The Pakistani authorities encourage people to buy sacrificial animals, or at least to wear masks when visiting the markets of cattle, fear, preparations for the Muslim holiday of Eid al-Adha can reverse the decline COVID-19 the number of infection.
The government social-distancing restrictions this year, including half-day closing saw a drop in customers on the usually bustling market, which, as in other Muslim countries, in the cities on the eve of one of the most important holidays of Islam.
The main cattle market in Karachi, Pakistan’s largest city, was less busy on Sunday than in previous years, just six days before the festival, Reuters witnesses said. Trader of Allah Ditta, who traveled hundreds of miles to sell their shares, told Reuters his clients almost doubled.
The majority of visitors has violated the requirement to wear masks, and many of them were accompanied by children, who banned this year.
“I don’t understand this syndrome. I didn’t see anyone die,” said the trader, Muhammad Akram. “Look around you: no one wears a mask.”
Pakistan reported more than 270,000 COVID-19 cases, with almost 6,000 deaths. Daily number of new cases numbered just 1,200 Sunday, compared with a peak last month is coming around 7,000 other holiday, Eid al-Fitr.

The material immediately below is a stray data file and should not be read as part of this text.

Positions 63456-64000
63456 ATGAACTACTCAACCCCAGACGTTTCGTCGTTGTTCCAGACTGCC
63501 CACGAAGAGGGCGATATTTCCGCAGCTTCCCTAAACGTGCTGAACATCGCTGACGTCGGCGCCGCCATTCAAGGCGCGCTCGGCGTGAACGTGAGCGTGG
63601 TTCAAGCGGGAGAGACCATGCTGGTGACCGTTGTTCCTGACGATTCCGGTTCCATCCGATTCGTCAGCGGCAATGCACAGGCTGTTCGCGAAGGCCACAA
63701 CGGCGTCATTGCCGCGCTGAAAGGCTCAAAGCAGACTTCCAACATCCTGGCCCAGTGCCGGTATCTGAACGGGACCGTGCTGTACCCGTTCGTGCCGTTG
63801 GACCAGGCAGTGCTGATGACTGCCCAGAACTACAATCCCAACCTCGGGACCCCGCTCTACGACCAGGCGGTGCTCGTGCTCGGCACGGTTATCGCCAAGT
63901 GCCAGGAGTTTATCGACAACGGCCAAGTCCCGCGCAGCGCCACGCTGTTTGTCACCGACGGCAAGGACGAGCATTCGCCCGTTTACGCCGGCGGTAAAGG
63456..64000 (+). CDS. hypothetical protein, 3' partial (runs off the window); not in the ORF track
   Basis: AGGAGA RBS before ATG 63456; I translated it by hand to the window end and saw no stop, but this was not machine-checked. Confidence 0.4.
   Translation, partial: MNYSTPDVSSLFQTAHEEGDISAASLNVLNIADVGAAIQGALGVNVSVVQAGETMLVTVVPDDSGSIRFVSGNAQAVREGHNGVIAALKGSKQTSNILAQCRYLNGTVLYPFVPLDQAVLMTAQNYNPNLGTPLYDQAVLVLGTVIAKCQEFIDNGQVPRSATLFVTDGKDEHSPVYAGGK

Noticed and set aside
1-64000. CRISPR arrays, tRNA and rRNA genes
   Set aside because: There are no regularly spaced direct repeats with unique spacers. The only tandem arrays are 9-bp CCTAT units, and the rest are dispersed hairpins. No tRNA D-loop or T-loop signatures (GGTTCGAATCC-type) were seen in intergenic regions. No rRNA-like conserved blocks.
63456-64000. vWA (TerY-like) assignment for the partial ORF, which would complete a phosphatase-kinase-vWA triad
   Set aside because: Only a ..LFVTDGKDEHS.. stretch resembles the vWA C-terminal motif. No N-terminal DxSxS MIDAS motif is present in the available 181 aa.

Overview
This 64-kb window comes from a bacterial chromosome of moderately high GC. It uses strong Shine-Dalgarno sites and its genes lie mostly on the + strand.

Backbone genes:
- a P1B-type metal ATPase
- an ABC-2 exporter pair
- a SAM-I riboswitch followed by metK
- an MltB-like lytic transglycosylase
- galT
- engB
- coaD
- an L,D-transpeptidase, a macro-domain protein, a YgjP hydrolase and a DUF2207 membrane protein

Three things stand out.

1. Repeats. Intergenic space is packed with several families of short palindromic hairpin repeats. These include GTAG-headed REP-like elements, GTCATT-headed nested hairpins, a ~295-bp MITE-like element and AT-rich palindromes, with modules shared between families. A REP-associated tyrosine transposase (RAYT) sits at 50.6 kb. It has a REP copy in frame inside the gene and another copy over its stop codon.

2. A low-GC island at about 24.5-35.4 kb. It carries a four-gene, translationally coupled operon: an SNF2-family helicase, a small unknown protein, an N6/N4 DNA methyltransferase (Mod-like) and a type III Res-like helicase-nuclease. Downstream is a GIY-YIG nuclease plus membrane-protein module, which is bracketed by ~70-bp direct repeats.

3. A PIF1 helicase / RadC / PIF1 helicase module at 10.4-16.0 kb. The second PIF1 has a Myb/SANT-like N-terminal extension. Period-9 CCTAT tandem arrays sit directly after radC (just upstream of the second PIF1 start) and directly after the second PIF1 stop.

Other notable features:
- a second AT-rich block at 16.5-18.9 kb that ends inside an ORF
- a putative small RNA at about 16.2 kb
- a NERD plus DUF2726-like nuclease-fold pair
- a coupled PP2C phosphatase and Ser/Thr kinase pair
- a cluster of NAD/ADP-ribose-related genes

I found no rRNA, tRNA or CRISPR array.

“In the past four weeks there has been a significant slowdown in the spread of the epidemic, with 80% reduction in mortality,” public health Minister Zafar Mirza said on Sunday three weeks after he tested positive for COVID-19.
“Last EID, as collections grew, people travelled, and this interaction caused the cases spike,” said Misra. “People should take this very seriously and responsibly. There is a chance that things can go again, as in Spain.”
While visitors to the market have fallen, more and more people give charity to the slaughter of cattle on their behalf and deliver them to cut them out or donate to the needy.
Shakeel Dehelvi, joint General Secretary Alamgir charitable Foundation, said the charity got its target reservation number twice as fast as last year.